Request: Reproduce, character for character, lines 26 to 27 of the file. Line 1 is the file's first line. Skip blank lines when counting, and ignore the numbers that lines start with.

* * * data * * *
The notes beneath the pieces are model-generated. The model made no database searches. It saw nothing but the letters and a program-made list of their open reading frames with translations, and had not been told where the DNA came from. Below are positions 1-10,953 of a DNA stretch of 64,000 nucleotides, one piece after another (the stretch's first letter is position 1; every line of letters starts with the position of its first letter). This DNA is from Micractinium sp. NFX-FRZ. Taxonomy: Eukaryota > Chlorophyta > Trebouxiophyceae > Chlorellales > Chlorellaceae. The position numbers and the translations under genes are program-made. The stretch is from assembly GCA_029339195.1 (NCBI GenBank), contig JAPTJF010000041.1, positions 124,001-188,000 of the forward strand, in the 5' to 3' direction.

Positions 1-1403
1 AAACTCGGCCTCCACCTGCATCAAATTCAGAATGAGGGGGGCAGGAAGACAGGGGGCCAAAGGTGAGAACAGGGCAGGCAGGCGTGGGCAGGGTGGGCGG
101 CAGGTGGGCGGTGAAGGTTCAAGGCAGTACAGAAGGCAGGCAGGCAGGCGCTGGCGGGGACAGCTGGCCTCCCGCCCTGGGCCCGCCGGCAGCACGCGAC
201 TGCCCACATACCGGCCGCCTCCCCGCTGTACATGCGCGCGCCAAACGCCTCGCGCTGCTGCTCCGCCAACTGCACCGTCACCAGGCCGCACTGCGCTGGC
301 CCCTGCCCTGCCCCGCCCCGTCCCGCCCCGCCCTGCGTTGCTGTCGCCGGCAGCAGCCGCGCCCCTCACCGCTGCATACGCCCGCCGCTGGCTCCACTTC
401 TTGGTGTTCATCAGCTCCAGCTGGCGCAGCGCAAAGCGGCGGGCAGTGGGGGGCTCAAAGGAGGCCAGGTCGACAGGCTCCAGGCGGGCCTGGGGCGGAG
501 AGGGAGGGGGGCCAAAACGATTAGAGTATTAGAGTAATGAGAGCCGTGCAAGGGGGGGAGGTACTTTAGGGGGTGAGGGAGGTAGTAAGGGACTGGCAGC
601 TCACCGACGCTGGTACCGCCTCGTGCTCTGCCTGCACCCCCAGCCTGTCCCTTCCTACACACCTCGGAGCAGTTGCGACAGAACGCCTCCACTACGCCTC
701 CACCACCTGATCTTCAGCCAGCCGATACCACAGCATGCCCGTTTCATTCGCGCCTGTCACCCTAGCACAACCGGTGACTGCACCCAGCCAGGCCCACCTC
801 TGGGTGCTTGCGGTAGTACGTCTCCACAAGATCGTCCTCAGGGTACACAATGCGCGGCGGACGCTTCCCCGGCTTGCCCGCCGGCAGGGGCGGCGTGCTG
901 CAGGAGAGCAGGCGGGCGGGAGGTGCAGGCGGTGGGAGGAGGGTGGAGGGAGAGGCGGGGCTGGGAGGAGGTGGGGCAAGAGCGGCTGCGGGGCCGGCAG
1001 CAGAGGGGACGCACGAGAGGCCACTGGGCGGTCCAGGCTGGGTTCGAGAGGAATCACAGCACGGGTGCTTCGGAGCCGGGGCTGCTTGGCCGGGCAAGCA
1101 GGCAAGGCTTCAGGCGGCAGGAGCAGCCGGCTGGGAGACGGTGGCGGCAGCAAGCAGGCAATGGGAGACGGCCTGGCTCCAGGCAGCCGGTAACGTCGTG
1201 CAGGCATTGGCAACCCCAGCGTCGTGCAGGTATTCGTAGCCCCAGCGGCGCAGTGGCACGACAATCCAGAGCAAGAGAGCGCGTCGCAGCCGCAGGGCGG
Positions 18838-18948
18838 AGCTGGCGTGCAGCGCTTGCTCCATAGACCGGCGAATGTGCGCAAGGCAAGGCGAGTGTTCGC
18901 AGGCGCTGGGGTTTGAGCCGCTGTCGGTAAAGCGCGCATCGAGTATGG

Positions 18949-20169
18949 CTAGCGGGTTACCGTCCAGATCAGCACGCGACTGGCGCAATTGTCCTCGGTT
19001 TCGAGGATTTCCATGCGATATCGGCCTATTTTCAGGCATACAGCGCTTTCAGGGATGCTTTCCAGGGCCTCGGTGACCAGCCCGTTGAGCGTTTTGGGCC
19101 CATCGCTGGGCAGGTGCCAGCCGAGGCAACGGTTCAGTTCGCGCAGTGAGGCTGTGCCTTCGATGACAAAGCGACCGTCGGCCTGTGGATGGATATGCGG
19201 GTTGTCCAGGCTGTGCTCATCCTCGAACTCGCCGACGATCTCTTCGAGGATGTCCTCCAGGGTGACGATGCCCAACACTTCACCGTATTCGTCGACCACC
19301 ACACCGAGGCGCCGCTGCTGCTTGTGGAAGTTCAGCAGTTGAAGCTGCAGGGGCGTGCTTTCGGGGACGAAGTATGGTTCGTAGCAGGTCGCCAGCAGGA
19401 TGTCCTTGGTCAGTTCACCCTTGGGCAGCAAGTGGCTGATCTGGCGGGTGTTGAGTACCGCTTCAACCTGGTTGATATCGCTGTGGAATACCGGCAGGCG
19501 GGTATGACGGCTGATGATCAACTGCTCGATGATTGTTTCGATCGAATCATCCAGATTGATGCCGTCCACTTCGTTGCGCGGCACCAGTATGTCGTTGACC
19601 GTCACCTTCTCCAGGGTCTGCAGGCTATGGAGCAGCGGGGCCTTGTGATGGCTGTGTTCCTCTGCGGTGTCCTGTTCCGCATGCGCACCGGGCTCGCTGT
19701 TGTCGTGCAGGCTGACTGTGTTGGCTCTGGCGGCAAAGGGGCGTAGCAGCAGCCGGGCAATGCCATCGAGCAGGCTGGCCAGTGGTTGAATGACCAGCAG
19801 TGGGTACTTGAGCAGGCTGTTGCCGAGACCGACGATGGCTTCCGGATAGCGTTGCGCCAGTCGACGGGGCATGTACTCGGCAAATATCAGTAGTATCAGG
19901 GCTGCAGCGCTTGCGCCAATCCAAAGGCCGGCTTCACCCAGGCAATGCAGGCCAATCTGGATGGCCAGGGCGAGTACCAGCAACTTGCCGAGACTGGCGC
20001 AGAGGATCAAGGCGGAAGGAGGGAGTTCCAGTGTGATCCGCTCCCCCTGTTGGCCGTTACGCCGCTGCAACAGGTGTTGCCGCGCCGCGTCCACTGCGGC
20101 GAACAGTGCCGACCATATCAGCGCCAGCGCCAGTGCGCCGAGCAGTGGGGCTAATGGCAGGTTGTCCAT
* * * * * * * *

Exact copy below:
19501 GGTATGACGGCTGATGATCAACTGCTCGATGATTGTTTCGATCGAATCATCCAGATTGATGCCGTCCACTTCGTTGCGCGGCACCAGTATGTCGTTGACC
19601 GTCACCTTCTCCAGGGTCTGCAGGCTATGGAGCAGCGGGGCCTTGTGATGGCTGTGTTCCTCTGCGGTGTCCTGTTCCGCATGCGCACCGGGCTCGCTGT